Sharing my story isn’t always easy to do but I do know not sharing can leave you voiceless in the world.
So, I decided to share six common mistakes I have made in my 20’s that I’m now learning shouldn’t be repeated again during my lifetime or invest in the opportunity in doing better as I get older.
1. Giving Up On Dreams
One of the worst things I did throughout my 20’s was giving up on my dreams easily due to fear of failure, lack of support or not finishing what I started.
By doing this, it has left me wondering with what if and that’s a terrible feeling to have because it has left me with regrets. So many times, I wanted to be an individual experiencing life whether that was through traveling, starting my own business, independence and so forth. Whenever I had hit a bump in the road, I would let that completely stop me and wouldn’t allow myself to continue any further. I use to think that those bumps and curves meant my dreams weren’t attainable and that meant to give up right then and there.
2. Letting the Haters In
In my early 20’s, my haters were very successful talking in my ears. Unfortunately, it was my inner circle who discouraged me the most. They had so much power over me that it affected me in a lot of ways. I use to care about what they thought of me, what they wanted me to be, how I went about in accomplishing my goals. The constant approval from them was extremely exhausting and dissatisfying.
Living for someone else approval definitely taught me that was a huge mistake for my self-confidence. At the time I wasn’t strong enough to stand on my own and believe in my own self-worth to do what I needed to do to make my dreams into reality.
The moral of the lesson is don’t share your dreams with small minded people who are constantly negative and can’t advise you in the direction you want to go. Especially when they are nowhere near where you want to be in life. Just let the haters hate while you try to live your best life.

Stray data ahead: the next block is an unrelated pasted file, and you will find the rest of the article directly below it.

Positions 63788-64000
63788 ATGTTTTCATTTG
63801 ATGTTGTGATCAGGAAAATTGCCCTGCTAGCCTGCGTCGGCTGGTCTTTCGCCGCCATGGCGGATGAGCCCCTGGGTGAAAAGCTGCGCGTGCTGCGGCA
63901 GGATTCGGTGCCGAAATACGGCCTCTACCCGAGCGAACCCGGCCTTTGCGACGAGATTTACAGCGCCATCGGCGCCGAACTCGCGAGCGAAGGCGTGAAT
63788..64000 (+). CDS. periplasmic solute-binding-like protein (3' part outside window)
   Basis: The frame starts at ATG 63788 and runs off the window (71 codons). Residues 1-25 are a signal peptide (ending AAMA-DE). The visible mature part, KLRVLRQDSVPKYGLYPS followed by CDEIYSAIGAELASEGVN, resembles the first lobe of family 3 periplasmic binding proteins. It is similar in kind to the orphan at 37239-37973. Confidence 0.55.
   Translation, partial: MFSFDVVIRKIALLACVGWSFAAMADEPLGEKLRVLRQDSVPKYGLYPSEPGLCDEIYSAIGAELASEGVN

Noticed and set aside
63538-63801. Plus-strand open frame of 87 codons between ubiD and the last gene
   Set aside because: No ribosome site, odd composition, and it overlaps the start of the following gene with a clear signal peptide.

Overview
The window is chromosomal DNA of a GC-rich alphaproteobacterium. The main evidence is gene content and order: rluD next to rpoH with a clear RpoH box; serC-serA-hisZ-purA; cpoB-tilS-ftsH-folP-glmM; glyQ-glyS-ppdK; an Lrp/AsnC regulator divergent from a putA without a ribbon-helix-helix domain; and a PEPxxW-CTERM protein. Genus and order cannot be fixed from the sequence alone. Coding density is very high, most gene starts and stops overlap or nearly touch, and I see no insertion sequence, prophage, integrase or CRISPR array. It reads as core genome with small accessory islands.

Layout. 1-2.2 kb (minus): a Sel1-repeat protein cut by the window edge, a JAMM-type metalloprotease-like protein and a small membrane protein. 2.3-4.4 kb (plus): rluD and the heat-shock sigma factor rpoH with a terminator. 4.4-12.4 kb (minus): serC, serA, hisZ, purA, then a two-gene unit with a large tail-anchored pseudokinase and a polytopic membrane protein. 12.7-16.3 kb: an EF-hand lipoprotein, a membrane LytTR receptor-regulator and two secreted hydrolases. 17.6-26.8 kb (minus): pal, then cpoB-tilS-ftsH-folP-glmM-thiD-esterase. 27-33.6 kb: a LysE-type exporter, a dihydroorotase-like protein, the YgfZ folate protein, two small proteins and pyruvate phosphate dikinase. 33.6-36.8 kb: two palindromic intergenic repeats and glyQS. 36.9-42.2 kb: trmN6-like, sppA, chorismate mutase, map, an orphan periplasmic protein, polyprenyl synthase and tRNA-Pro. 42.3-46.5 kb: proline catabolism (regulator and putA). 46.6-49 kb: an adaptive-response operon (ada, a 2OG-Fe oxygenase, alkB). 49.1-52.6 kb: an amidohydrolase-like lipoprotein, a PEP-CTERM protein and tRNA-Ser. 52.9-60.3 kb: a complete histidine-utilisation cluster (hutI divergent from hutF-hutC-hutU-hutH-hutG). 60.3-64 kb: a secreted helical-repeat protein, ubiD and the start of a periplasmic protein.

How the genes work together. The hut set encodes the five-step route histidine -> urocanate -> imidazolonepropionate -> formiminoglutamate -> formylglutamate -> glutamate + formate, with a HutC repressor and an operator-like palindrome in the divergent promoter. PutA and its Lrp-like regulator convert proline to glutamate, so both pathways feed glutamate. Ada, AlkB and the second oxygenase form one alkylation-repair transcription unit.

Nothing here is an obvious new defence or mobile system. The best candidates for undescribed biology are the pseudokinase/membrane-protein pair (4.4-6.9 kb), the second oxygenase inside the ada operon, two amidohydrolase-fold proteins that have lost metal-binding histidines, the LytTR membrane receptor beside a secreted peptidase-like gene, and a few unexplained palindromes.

3. Not Taking Risks
In my 20’s, I use to play things too safely. I use to believe if I did things the “right” way and do it in the order of how society wants me to live then everything in my life would come into place and magically work out for me.
Well, I was completely wrong. Playing safe made me miss out on so many opportunities and it has also made me feel incomplete.
Not taking risks meant not putting everything I wanted on the line to live my best life as time went on. The world is much bigger than the box I was living in. I couldn’t create my opportunities while expecting different results at the same time. My growth could never come from my comfort zone and that’s why I’m starting to understand the mindset of putting yourself out there to get what you want out of life.
4. Seeing Things Black & White
I used to believe that you can only choose one thing to do for the rest of your life. At the time, I didn’t realize that you can do multiple things if it sparks your interest, passion, and talents. You can really put your mind to do anything you want as long as you’re dedicated, focus, and consistent.
Having a limited mindset didn’t allow me to grow into the person I wanted to be. There was no middle ground when trying to see the full picture. It was either all or nothing to bring together both positive or negative qualities of a situation. With this being done, I paid the consequences that I either regretted or couldn’t take back.
Not taking the initiative to travel around the world when I had the free time to do so was very disappointing. At the time traveling solo for me was unheard of. I use to believe if I couldn’t find someone to go away with me on a trip then I couldn’t go at all.
Now I realize it’s okay to take solo trips from time to time. It can be therapeutic that’s much needed. Traveling around the world is nice to do but also experiencing your local city, restaurants, and locations that you have never been to in your own hometown is just as important.
6. Learning to Invest
At the time, investing in my college education was the most important thing for me to build on. However, that shouldn’t have been the case when it came to my personal development.
After I had graduated from college, I should have invested more on goal settings, workshops on understanding finances, business development, budgeting, developing or enhancing skill sets, and training. All of these qualities could have helped me have a stronger foundation set up for my future.
Overall, the most important thing is being aware of my past mistakes and consciously not repeating the same mistakes in where I am today. I have the opportunity to correct all the wrong things I didn’t do in my 20’s and make them right in my current life.
What past mistakes or current ones you have learned at your age that you would like to change or improve on? Share below! I would love to hear from you.